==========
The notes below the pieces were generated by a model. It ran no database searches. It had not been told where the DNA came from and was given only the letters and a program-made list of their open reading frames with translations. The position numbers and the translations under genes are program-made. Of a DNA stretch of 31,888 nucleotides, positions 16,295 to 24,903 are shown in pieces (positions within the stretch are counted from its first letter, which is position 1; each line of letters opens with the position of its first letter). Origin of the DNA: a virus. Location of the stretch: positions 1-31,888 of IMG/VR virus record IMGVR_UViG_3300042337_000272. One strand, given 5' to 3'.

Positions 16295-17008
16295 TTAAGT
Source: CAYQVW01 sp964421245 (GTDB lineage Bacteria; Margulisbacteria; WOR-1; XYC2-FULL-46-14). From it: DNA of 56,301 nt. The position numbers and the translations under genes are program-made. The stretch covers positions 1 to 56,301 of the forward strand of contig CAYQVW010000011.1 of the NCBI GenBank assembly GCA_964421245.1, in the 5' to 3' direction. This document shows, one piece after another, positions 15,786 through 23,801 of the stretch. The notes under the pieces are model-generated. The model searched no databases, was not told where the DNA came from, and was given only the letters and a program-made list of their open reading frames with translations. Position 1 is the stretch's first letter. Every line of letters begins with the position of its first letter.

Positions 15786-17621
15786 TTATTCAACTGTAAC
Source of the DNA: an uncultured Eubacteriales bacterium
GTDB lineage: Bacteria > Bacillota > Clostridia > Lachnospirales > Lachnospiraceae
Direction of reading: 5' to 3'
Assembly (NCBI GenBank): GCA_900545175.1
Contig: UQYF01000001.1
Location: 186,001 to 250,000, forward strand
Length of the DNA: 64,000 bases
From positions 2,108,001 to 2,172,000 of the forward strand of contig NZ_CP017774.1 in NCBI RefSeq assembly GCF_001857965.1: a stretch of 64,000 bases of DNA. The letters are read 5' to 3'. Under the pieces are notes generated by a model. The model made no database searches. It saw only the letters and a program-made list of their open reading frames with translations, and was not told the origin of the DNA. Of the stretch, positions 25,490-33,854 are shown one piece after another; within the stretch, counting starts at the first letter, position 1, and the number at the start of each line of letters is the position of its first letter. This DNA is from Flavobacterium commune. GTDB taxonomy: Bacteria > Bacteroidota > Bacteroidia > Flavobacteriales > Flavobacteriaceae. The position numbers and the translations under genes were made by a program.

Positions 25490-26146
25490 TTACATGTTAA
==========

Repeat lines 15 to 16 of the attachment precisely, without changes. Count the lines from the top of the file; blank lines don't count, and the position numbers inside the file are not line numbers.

Positions 25490-26146
25490 TTACATGTTAA